This is a pretty simple gadget, and this will be a very short review, so I’ll get straight to the point: this was a great idea.
First, full disclosure: I purchased this product myself, it was not sent to me for review, I am not getting compensated for this, and My Arcade doesn’t even know I’m writing this or who I am.
My Arcade, the company known best for making widely-available, mid-priced mini arcade games (such as the Elevator Action unit which I did a video on) and their “Pocket Player” line of handhelds, has surprisingly dipped their toe into the more hardcore gamer pool and released a Famicom-to-NES cartridge converter, as well as a Super Famicom-to-SNES adapter. While their 16-bit converter is much the same as any other SFC/SNES cartridge extender that has come out of Asia in the past 30 years, this FC/NES adapter is a brilliantly-designed accessory that, quite frankly, I’m shocked nobody has come up with before.
We old-timers are all used to the classic Honey Bee adapter and its multitude of imitators: a small chunk that’s attached to a 60-pin Famicom cartridge, and then the whole assembly is inserted into a 72-pin NES so that American otaku can play 8-bit RPGs they can’t read and a cooler version of Contra with cutscenes and wavy trees. This type of converter usually has a ribbon that is left hanging out of the NES door so that it can be removed. It’s also a fairly fragile and delicate item, with any misalignment or nudge resulting in a frozen game, or the dreaded blinking red light.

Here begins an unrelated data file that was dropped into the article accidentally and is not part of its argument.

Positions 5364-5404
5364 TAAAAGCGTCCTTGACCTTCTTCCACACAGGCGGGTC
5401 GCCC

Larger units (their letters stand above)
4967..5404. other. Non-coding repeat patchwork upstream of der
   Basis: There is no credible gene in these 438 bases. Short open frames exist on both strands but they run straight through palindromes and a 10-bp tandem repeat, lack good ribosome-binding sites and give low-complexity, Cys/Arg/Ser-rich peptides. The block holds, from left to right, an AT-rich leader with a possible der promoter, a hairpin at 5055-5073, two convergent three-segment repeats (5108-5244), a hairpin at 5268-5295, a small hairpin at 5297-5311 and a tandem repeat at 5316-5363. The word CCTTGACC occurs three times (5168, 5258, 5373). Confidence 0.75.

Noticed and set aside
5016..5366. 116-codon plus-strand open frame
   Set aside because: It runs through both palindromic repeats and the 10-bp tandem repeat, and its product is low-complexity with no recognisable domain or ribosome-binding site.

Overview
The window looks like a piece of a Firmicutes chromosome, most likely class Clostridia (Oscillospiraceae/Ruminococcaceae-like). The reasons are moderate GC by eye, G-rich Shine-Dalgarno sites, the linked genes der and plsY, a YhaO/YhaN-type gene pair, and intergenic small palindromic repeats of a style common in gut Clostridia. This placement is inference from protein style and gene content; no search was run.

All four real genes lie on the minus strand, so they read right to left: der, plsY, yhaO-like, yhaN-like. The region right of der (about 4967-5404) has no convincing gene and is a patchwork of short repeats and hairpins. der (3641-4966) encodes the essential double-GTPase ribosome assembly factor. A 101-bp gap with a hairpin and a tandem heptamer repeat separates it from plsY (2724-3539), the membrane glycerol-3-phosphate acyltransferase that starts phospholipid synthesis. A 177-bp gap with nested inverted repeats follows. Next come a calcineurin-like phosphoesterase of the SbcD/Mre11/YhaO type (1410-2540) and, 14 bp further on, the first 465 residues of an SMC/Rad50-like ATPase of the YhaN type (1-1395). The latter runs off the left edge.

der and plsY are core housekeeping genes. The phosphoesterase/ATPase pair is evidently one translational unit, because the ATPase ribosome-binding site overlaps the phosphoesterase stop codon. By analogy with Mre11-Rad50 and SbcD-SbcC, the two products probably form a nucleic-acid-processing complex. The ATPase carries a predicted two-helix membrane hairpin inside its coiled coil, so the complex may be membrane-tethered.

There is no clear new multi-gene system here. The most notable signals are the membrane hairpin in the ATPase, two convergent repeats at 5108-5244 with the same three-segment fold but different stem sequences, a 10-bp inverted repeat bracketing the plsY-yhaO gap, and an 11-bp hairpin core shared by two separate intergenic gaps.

Enter this new My Arcade FC/NES converter. Shaped more like the silhouette of an NES cartridge with a Famicom-cassette-shaped opening, it improves on the old standard Honey Bee design in a couple of ways: One, it basically creates a nice, solid, NES cartridge that’s easy to insert and remove and greatly reduces the risk of misalignment or edge connector breakage; and two, it’s “reversed” from previous converter architecture, allowing the cartridge label to face up/front (depending on which type of NES you’re using it on). The HoneyBee required the Famicom cartridge to be inserted “backwards,” so that its label faced down in your toaster/away in your top-loader.
Long story short, it works great.
I tested it with a few different games in my original NES, and they all worked flawlessly.
It also worked fine in my Hyperkin Retron HD with Super Mario Bros — and looked pretty cool, too!
However, as I mentioned in my review of the Retron HD, not all Famicom games seem to be compatible with that particular unit (I had trouble with some of them using my Honey Bee), so I would assume as this is still just a 60-to-72-pin adapter, those issues will still remain. But any Famicom cartridge will be fully compatible with any original NES console.
One thing to note is that the back of the box does state, “Not compatible with Famicom JUMP cartridges.”
As I no longer have any of the Famicom JUMP games (I used to have the first one, but sold it off long ago), I can only assume the reason is because the larger, non-standard-shaped cartridge just won’t physically fit into the converter’s opening.
If that’s the case, then one would assume that some of the other Famicom cartridges that used extra chips and therefore were housed in larger-than-usual cartridge shells, such as Punch-Out!!, Final Fantasy I&II, and Metal Slader Glory, wouldn’t fit, either.
Other than that, there’s not much else to really test or say about the My Arcade Famicom-to-NES Cartridge Converter: it’s a functioning adapter, like the multitudes of others that have been released since the ’80s, but the reliable design and ease of use of this one cannot be stressed enough. It’s just perfect. And being a My Arcade product, it’s readily available brand-new, and super affordable at only $15! Fellow retro gaming gear manufacturer Hyperkin also has a Famicom-to-NES converter, but they went with the old style like all the others.
So cheers to My Arcade for breaking the mold and coming up with this excellent design — I really think if you’re a Famicom/NES enthusiast, or even just curious about getting into Famicom games, you should NOT pass up this extremely handy piece of kit.